the fed and inflation ~ must read

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    The Fed & Inflation


    Many commentators have observed that the consequence of the activities of the Fed have been inflation and currency debasement. I personally can remember as a kid when my dad bought himself a pair of worsted wool long pants for around $3. Today that same pair of trousers would cost around $150.

    What the commentators seem to want to brush aside is the other side of the equation. At the time he bought those trousers, my old man was probably earning around $50 a month. Today, the same job he was doing then commands around $4,000 a month.

    It’s what the psychologists refer to as “selective perception”. You see what you want to see. You want to see a fifty fold increase in costs but you don’t want to see an eighty fold increase in income – because it sort of ruins the pleasurable feeling of righteous indignation.

    Last week-end I had a couple of hours to kill. Rather than mow the lawn, I thought I would focus my mind on the financial implications of inflation as applied to real estate investment.

    For the more fanatical readers, I am attaching below the spreadsheets which validate the conclusions. For the less fanatical, here are the results of my ruminations:


    Case study


    I assumed the existence of a commercial property that was generating an annual rental of $100,000 and that the value of the property was based on a “capitalisation rate” of 9% - ie the value of the property was $100,000 divided by 9% or $1,111,111.

    In my imagination, some buddies and I bought the building and I also made the following assumptions:


    1. 80% of the purchase price was borrowed from the banks. The remaining 20% PLUS A BUFFER of $55,000 to fund early working capital losses was financed by equity.
    2. The debt would carry an interest burden of 7% and would be repaid over 25 years.
    3. The cost of “managing” the building would be 1.25% of its capitalised value.
    4. Tenant rentals would escalate at 4% p.a.
    5. Tax at 30% would be payable on net profits, and there would be no tax benefits from depreciation.
    6. Any surplus cash would be paid to the shareholders as dividends.


    With the above as background, I created two imaginary scenarios:


    A) 100% occupancy rate for 10 years
    B) 100% occupancy rate for two years, followed by a 70% occupancy rate for four years during a recession, followed by 100% occupancy rate for four years.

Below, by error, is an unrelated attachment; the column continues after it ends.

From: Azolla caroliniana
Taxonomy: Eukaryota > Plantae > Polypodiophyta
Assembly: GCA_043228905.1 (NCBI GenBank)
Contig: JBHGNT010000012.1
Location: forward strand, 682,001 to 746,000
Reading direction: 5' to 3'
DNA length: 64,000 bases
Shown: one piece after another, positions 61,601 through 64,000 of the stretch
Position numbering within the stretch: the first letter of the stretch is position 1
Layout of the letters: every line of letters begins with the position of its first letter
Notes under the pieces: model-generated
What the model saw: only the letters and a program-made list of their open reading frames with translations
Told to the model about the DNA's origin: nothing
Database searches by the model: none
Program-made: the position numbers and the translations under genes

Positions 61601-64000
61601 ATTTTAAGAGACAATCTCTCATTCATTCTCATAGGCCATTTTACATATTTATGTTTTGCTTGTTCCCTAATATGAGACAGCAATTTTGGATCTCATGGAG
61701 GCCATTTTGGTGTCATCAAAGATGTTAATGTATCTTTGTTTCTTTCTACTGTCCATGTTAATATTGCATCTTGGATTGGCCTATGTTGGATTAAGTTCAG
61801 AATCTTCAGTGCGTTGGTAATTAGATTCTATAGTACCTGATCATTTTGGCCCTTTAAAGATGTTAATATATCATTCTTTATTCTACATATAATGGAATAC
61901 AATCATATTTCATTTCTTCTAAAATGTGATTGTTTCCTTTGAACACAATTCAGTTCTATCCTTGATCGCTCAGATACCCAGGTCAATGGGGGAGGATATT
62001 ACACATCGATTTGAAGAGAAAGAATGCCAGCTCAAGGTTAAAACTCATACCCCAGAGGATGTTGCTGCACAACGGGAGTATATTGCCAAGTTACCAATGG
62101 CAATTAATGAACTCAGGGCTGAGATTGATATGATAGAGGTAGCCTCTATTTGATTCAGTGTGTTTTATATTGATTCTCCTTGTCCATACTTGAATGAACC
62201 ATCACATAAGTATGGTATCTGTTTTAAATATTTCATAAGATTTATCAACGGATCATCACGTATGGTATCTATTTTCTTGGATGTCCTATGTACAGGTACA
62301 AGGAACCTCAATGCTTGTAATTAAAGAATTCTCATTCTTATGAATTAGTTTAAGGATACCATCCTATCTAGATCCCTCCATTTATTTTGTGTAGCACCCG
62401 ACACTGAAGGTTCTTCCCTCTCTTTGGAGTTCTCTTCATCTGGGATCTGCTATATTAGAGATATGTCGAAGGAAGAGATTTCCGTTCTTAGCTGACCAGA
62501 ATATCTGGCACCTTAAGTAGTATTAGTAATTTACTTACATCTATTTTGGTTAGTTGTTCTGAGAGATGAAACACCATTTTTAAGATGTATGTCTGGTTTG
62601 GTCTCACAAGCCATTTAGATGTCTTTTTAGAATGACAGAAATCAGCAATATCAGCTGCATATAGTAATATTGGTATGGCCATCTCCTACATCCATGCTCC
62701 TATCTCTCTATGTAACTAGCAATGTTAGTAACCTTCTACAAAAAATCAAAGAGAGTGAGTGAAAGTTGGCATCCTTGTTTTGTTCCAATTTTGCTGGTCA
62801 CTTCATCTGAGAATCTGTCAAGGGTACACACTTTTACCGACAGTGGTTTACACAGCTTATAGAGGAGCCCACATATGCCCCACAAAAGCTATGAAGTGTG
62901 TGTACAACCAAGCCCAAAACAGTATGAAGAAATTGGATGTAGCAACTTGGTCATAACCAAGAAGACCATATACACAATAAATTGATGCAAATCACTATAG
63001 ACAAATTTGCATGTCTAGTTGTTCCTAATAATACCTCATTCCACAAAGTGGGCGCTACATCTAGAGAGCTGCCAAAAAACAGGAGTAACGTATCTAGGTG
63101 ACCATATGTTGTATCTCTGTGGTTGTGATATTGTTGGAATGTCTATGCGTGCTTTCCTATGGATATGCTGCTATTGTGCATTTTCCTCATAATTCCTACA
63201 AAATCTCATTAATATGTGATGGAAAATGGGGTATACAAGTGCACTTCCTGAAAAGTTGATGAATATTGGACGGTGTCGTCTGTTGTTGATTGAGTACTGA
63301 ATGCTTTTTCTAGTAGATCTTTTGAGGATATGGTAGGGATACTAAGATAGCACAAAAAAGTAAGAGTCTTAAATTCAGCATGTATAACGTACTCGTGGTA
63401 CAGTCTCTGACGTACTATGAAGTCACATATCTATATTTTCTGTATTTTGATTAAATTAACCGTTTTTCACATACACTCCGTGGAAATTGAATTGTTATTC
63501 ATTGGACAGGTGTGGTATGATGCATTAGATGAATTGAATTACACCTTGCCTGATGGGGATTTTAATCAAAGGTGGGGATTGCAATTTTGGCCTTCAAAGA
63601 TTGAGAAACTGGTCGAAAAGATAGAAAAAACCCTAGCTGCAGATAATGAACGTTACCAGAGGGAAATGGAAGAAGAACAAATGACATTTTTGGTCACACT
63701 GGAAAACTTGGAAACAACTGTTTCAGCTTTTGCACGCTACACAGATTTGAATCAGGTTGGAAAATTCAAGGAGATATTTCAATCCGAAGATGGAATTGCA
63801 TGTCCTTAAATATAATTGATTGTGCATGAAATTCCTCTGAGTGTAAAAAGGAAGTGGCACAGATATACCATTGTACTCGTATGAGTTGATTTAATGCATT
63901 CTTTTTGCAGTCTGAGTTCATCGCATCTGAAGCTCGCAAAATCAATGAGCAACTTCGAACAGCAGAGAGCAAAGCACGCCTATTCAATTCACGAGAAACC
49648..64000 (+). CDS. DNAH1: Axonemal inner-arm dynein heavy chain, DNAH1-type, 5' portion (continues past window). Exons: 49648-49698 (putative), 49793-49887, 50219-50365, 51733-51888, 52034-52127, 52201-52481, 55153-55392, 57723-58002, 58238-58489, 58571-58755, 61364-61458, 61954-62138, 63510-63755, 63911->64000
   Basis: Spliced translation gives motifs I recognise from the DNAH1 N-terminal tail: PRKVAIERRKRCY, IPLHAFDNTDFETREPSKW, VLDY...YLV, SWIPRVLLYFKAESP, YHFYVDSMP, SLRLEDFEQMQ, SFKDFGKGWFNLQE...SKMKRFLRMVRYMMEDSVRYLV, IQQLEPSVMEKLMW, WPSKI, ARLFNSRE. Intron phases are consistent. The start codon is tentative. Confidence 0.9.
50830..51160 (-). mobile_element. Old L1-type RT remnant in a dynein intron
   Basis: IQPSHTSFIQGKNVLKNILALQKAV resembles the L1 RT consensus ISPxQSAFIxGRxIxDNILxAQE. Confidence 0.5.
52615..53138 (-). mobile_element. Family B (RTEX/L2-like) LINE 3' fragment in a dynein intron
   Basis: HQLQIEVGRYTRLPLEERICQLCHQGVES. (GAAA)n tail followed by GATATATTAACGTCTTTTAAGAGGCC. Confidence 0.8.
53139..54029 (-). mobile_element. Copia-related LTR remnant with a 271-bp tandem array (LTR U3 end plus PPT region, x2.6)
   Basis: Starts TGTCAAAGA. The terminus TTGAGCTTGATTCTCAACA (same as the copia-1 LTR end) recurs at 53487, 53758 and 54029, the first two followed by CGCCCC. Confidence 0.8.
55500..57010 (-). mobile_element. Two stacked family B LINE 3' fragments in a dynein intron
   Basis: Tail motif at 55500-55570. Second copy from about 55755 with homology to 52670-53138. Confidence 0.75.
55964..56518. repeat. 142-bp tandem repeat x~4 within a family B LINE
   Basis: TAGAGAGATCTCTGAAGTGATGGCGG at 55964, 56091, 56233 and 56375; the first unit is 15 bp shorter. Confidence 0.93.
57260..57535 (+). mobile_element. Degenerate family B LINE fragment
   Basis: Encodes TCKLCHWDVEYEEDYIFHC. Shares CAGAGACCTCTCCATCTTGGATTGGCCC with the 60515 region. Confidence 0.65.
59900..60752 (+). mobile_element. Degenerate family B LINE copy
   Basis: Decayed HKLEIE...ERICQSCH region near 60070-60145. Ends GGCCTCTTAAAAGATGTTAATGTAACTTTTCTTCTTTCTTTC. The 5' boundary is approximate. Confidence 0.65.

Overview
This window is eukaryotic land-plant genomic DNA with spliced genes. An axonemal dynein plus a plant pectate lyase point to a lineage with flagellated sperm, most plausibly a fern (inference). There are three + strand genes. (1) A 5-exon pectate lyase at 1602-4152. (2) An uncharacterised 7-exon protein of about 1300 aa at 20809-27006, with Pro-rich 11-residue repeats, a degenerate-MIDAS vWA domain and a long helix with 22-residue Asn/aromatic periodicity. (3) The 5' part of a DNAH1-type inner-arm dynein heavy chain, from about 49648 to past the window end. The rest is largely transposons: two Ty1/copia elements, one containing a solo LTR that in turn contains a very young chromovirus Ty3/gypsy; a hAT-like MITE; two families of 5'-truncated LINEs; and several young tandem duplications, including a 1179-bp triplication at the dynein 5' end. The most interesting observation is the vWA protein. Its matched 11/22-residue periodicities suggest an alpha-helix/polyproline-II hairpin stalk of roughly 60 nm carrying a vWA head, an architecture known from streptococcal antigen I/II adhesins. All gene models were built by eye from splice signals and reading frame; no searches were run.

In the first scenario, the shareholder’s Internal Rate of Return (IRR) was calculated at 16.4% p.a. – not too shabby given the alternatives in today’s environment.


    But it was the second scenario that was fascinating. Here is what I found:


    1. The shareholder’s IRR fell from 16.4% p.a. to 13.8% p.a. – a still spectacular result
    2. From the bank’s perspective, it was actually BETTER off.


    Huh? Why would the bank better off?


    Well, because the recession occurred two years after we had bought the building, we had been able to pay off some debt. In turn, this justified a “deal” whereby we could pay “interest only” during the recession. Further, this also gave rise to a propensity of the bank to be able/prepared to re-lend us some of the original debt money against the security of the building. In turn this would subsidise our ability to continue paying our interest through the tough times.

    It needs to be understood that the banks focus primarily on “coverage” ratios. As long as the debt can be serviced out of income, and as long as the face value of the debt can be seen to be “covered” by the realisable value of the asset which it supports, the bank is more inclined to leave its loans out in the market place. Lending money is, after all, how they earn their living.

    Here is a table showing the two income streams from the bank’s point of view, with the left hand column showing interest income when the building was running at 100% occupancy, and the right hand column showing interest income flowing from our having to borrow more money when occupancy fell to 70%: